Find the Ultimate Truth in the Wire. Even the most granular logs are not enough to be the truth

SIEMs are being deployed in more organizations today from larger to smaller enterprises. It is playing a critical role in consolidating most of the security events, so it can detect symptoms of various infrastructure security problems.  

SIEMs are good in detecting problems by scanning the surface of data for key indications like how burglary alarm works for your homes. It is a basic security measure you would put into your infrastructure to detect the first line of intrusion. In order for SIEMs to do this, there are common ways of processing data to map different technologies into predefined data structures so it could apply contextual rules or conditions to detect different patterns of behaviors. This requires normalizing the data to support common correlations rules.

But the problem is having these fundamental measures sometimes doesn’t necessarily reduce the chance of being broken into because often times we are dealing with adversaries who knows these data limitations in SIEMs. Especially root-cause attacks from these adversaries with a definite answer on what happened can be difficult because many of organization don’t have the technology that could validate the intrusion and/or don’t have the skills to do it. It’s like if your house is burglarized and you get an alert for a window that was broken open, but you don’t know what is missing until you go through all the things you have in the house to figure out what’s missing. So now you install sensors in the rooms to detect movement to get a better idea of what to look for in SIEMs. It would be equivalent to implementing higher fidelity rules. Even if you have SIEMs that are tuned to get high fidelity alerts, many times your security operations still may not know what has happened in the infrastructure.

Data in traditional SIEM just lacks the details
SIEMs operates in the layer of data typically normalized, where the details of information get stripped off.  This limits security analysts from getting detailed context on attacks.  SIEMs operate in the layer of data typically normalized, where the details of information got stripped off.

Even the detailed sources of logs are preserved, it isn’t enough to be the source of truth
Logs definitely provide more context since it preserves the original details and give more granular traces of activities but still, it's just another layer of service/application information.  It’s like having better hints but still not the answer.

Validation is often left out
While the logs tell good stories they are not the absolute answer.  Further, validation is impossible most times because the majority of security operations have no data to go deeper.

In cybersecurity, there is not debate on defining “network/packet forensics” as the source of truth, it would be a synonym for DVRs in the home or physical security.

But, how could having the source of truth at your fingertips change how you defend against the adversaries?  What could it mean to have the most powerful SIEM on the market closely integrated with full network/packet forensics capability?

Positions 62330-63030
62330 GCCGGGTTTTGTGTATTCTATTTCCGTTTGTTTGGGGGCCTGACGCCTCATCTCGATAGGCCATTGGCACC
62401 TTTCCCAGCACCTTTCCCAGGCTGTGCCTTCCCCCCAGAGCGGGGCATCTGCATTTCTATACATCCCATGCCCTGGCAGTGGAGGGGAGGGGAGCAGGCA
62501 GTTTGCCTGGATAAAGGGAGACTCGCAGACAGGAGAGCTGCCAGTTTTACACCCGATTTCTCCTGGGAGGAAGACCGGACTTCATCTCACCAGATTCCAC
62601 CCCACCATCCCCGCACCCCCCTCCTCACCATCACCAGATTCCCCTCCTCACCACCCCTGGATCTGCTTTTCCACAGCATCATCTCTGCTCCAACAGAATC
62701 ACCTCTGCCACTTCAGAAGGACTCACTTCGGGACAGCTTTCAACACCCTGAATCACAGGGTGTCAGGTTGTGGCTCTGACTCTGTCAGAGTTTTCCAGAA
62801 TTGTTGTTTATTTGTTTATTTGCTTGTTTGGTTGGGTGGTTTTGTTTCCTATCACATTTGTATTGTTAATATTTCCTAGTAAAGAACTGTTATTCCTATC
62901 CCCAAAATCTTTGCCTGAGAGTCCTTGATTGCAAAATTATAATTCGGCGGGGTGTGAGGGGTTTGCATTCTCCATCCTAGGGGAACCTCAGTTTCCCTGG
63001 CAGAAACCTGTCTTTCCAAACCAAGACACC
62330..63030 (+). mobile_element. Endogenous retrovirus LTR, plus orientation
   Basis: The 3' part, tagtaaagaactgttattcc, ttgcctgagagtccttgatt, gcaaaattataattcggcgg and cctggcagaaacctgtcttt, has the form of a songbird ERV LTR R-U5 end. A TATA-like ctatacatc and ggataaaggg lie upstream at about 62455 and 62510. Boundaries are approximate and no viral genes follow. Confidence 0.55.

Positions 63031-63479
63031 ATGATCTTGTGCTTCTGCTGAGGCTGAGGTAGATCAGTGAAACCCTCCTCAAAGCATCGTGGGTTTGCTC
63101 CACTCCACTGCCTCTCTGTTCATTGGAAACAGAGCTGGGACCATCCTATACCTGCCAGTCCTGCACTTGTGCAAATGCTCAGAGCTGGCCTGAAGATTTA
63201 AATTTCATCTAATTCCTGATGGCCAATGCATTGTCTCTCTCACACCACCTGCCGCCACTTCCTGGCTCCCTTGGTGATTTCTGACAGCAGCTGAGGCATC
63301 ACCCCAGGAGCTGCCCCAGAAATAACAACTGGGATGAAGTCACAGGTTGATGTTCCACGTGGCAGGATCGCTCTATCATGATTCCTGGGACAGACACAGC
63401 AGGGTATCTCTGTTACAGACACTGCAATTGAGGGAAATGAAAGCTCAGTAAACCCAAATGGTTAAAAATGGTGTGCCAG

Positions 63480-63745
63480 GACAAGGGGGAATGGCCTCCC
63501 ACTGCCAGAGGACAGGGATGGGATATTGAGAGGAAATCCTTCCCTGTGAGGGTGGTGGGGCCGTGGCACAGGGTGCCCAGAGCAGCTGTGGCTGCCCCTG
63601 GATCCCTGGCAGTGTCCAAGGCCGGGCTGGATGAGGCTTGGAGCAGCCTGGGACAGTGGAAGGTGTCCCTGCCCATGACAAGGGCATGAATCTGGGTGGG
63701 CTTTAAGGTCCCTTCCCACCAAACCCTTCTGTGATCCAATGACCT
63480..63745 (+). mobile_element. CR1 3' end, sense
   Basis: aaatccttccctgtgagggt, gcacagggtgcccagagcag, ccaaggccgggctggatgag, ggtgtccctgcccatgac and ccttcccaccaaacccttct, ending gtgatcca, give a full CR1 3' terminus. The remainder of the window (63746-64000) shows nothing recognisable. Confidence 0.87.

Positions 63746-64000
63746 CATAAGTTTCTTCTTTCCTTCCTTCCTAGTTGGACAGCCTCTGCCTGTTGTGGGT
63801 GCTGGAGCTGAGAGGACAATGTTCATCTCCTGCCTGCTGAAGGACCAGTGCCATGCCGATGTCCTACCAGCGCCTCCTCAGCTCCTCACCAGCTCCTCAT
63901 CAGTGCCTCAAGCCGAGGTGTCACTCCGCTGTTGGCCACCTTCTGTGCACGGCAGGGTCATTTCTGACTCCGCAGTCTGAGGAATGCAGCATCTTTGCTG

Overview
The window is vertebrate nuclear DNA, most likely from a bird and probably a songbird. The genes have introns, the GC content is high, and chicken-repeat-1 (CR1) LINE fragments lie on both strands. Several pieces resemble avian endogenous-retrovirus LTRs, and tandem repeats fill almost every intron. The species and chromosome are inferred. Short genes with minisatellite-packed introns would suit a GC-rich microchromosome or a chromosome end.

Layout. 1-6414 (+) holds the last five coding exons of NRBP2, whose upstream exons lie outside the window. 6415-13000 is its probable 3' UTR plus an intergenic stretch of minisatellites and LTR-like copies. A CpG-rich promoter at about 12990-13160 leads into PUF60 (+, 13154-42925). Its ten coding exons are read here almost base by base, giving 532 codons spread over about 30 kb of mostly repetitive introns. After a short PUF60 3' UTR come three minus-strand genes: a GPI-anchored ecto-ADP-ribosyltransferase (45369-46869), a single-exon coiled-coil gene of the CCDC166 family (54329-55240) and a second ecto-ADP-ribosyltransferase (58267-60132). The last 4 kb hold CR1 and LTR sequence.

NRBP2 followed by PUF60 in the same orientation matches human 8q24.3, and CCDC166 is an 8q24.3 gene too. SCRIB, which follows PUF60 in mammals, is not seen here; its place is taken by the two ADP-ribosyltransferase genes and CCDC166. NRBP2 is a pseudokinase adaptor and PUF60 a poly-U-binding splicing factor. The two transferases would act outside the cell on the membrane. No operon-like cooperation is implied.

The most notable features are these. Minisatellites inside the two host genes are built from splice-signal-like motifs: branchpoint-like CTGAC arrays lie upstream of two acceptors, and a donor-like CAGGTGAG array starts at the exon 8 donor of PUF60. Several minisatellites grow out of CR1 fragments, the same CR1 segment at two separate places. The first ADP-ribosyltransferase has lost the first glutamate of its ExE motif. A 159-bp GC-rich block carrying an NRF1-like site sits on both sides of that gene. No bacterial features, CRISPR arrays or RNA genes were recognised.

Introducing Splunk Enterprise Security (ES) with full network/packet forensics capability at your fingertips.  What are you getting with these combinations?



Full packet/wired data provides additional dataset, and is in CIM compliant, if you don’t have all the luxuries to invest in a variety of sensor technologies; like proxy, firewalls or IDS, IPS that would feed ES.  A great benefit that will pump events into ES, so ES can detect higher fidelity alerts.

  • This screen shows Stream rules to monitor HTTP populates CIM Web data-model as well as ability search the stream HTTP raw events.



You can now alert on PCAP decoded information, allowing rules to be created from network to application layer conditions.  A great example would be monitoring SQL transactions to a critical database server from the wire.  How about application layer messages in corporate applications?  Also, there is a great use of wired data in looking at DNS activities.  This opens the door for many additional use cases that will make your infrastructure more secure.

Also, additional enrichment like threat Intel, other domain data source correlations will significantly enhance the fidelity of detection.

  •  Alert detected on a host visiting a malicious domain (from threat intel) and downloads suspicious assets like PDF, word or even exe.


With ES and Stream integration, notables are associated with captured PCAP artifacts, so it can be easily accessed, in the context of the particular alert or incident.  This allows the power of deep dives at your fingertip, so you don't waste time looking for massive amounts PCAP data specifically related to the event.

  • Download/View PCAP and the download extracted file option is added to the notable event “Actions” drop down allowing single click access.

A single click downloads the PCAP to your desktop and opens in Wireshark.  If there are any attachments or downloads like PDF, DOC, EXE; these are separately extracted (reassembled), so if you think there are important classified documents sent via SMTP, you will be able to open them to see what that file was in order to validate the content.

  • When the “Download PCAP file” button is pressed,  Wireshark session is opened on the local desktop automatically.

  • When the “Download extracted file” button is pressed, the PDF downloaded from a malicious site is opened in preview app for information validation.  It is extremely handy for insider threat use-case, for information security use-cases.

If you have Splunk ES, don't miss out on what ES and Stream 7.1 integration can do for you!


Young Cho

Posted by